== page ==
How We Onboard New Team Members Remotely and Async

Former Talent Partner
9 min read

If you're an "Office Space" fan like I am, you see the humor in the office life aspects of the movie that highlight how working in an office or cubicle is often less about efficiency and effectiveness and more about face time and clocking time.

In this article, we'll dive into how we onboard a fully remote asynchronous team in a way that sets new team members up for success. When onboarding at Float, we focus on three key things: setting a foundation, building trust, and getting a quick win.


Setting a foundation before the job offer

As a SaaS company, every person we interview for an open role has the opportunity to trial Float and find out a little about us. They're sussing us out before they even apply! As a result, how we communicate is important. Doing what we say is important. Living our values is important.

Many of our recent team members have told us that our blog  was the first place they looked to learn more about what it's like to work at Float. We're fully remote, work asynchronous, have very few meetings, and are building a brand that reflects our values. Being upfront helps us find the best candidates for roles and sets a positive tone from the get-go.

“The async onboarding didn’t stop with just the first meeting with the CEO, I also met the other engineers and I had the opportunity to schedule time with them when needed. One thing I really like is the internal “Float weekly newsletter” which helps to understand the things that are happening in the company but even more to know what happened in the past.”

Claudio, Senior Application Engineer

Onboarding is about relationship and trust-building

For us, the relationship and trust-building start when we list an open role, so we list the salaries for open positions and provide complete visibility into the company's benefits and perks. While most organizations might save these conversations for someone's first day or after a contract is signed, we believe that onboarding should start in the recruitment phase to build a genuine process of integrating and familiarizing a new starter into our culture.

Our interview process reflects how we work

In every interview with a job candidate, we are building a foundation of trust. We start our interview process with a 15-minute screening call with each shortlisted candidate to learn more about each other. It's a quick and effective way to learn more about a person's communication style and work preferences—two critical pieces to success with async work.

After the screening call, candidates who move forward meet with members of our team, where they dig into the day-to-day and tactical aspects of the role. Interestingly, in both the screening calls and team interviews, one of the most typical questions asked by candidates is: "What's it really like to work at Float?" People want to make sure that what a company says is also what a company does.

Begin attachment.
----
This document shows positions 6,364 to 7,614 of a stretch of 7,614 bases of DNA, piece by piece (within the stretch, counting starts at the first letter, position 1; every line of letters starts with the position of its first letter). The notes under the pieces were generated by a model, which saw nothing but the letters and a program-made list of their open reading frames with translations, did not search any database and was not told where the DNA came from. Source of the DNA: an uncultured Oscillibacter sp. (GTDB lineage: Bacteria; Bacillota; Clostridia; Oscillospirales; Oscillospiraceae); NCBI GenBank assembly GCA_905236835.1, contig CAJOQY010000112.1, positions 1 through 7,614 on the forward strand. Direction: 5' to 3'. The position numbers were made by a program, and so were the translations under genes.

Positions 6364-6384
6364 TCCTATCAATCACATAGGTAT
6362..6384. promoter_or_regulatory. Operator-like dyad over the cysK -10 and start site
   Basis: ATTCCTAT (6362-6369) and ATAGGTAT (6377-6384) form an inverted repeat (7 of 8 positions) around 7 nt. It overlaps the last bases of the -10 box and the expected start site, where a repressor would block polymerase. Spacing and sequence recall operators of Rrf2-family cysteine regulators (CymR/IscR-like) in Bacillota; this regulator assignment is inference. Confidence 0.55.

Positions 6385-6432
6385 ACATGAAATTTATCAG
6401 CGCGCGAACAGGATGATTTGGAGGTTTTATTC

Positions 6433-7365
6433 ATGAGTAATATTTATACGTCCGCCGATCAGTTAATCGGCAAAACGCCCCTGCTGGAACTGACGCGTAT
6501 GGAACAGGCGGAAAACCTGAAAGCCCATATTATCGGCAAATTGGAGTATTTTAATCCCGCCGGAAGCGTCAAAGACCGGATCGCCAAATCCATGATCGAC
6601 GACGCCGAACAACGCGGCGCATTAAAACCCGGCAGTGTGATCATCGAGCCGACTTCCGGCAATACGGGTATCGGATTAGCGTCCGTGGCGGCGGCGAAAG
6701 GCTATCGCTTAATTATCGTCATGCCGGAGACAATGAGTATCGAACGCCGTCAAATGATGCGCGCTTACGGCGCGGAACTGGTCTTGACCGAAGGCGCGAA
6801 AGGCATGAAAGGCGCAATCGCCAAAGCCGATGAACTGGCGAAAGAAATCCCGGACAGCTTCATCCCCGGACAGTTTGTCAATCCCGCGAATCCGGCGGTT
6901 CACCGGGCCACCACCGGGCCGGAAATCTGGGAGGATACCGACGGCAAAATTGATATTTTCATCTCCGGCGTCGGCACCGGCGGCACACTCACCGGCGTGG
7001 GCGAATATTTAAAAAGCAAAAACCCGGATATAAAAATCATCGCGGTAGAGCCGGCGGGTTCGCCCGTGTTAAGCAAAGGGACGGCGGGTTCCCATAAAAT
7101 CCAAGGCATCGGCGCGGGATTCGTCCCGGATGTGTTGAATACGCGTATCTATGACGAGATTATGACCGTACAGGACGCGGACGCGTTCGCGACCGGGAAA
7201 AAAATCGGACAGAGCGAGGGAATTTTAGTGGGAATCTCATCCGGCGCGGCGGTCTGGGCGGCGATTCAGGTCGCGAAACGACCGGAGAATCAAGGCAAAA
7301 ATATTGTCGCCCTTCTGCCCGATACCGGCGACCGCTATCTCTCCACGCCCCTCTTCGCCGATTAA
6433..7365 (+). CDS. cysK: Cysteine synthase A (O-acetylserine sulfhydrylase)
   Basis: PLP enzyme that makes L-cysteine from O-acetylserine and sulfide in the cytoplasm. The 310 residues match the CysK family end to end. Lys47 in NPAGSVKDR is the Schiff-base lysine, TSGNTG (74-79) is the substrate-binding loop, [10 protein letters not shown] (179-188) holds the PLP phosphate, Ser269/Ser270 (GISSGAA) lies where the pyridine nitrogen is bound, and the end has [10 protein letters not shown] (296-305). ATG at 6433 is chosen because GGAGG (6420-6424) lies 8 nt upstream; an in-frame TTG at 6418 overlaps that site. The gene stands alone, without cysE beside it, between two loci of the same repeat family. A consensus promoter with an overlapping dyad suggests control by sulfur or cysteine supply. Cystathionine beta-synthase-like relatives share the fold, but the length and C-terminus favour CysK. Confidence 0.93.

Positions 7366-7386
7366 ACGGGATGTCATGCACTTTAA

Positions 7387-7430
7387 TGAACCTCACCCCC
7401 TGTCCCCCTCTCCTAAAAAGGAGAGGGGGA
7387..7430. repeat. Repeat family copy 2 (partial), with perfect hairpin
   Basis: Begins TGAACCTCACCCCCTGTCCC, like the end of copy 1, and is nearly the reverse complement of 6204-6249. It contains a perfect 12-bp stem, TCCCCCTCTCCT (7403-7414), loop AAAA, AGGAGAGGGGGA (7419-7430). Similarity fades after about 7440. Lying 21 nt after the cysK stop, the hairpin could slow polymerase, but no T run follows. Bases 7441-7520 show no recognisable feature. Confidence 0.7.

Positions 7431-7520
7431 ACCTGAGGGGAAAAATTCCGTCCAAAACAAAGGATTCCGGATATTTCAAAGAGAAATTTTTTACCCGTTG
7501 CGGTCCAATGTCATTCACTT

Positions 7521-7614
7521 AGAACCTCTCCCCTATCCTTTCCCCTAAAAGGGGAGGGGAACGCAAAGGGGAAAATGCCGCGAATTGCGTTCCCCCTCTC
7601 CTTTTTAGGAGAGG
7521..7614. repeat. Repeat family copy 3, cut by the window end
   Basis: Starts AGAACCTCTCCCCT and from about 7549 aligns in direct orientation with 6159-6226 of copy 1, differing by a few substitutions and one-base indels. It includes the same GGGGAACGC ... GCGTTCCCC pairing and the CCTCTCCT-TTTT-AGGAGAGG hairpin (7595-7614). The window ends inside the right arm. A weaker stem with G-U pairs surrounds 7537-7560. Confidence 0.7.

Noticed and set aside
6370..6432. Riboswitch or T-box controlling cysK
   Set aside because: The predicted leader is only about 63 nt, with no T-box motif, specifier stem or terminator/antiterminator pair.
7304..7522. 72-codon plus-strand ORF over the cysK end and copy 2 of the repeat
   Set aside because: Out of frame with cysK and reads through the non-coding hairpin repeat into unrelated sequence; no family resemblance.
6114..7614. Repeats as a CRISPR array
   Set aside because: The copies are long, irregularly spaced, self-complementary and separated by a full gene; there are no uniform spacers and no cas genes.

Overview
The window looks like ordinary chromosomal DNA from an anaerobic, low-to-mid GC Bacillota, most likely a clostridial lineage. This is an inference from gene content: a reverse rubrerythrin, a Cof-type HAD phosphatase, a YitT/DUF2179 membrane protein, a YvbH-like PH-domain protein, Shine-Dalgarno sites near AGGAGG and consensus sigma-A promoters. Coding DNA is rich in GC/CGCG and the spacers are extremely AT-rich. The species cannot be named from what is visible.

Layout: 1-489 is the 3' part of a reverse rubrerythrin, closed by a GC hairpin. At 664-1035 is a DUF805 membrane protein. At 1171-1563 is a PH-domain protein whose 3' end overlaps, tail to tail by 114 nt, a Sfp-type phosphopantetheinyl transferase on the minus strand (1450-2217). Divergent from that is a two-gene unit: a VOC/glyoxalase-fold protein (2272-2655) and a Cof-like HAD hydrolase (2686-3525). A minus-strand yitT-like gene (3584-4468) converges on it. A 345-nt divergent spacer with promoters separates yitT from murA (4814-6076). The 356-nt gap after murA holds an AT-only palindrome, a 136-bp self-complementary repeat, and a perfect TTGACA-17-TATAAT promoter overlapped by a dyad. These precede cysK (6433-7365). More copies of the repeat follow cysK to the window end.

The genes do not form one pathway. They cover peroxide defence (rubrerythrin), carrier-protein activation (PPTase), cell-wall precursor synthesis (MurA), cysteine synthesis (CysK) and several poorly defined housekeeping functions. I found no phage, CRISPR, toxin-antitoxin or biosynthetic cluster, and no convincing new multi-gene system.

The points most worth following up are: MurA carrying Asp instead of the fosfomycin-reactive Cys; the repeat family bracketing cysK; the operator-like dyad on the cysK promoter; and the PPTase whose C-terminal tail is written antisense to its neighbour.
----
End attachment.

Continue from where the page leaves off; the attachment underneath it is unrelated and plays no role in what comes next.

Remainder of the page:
The final meeting is generally with a department head or our CEO to discuss Float's strategy, mission, vision, etc. Having everyone rowing in the same direction is essential both culturally and strategically. By the time we make an offer, the candidate has had a comprehensive walkthrough of what it's like to work at Float.

Presenting a truthful and accurate portrait of how we work and communicate eliminates any first-day or first-week surprises for a new team member while they are building their knowledge and gaining confidence in their role. We also believe that transparency, value-alignment, and effective communication are the foundation needed for successful relationships!

Preparing for day one with async onboarding checklists

A few days before a new team member is scheduled to start, we create two critical checklists:

  1. An internal checklist for our onboarding team.
  2. A welcome page checklist for the new team member so they know how to kick things off on their first day.

Our onboarding team is made up of various team members across Float who work together to set up access and schedule initial meetings and check-ins with a new starter. Half the battle when you start a new job is not knowing what you don't know, so the onboarding team ensures that important information is passed on and the new team member knows who to reach out to and what tools to use on day one.

The welcome page checklist provides details on what they need to know on their first day, the first week, and beyond. It takes the guesswork out of the priorities, tasks, and learnings for the first eight weeks at Float.

Welcoming our new starter with an internal onboarding checklist

The internal onboarding checklist includes things like setting up access for new starters and scheduling welcome meets with their team leads to learn more about the work they'll be doing. We ask the onboarding team to schedule these meets before the person starts and arrange them to be within the new starter's first week at Float.

Without a physical office to walk them around to meet everyone in person, having these meeting invites already in their calendar shows we're excited and ready to start working with the person!  We've also introduced a buddy system with another team member who is located in the new starter's time zone. This person is assigned to reach out to the new starter and set up a meeting to walk them through their department's focus and targets.

What’s covered on our internal checklist? We break it out into four key sections:

1. Important new starter information

To ensure the onboarding team knows who is starting and what their role is, we provide them with the information they need to plan accordingly. For example, if our lead engineer is in India and we have someone starting in Canada, it is helpful to know when they will be online.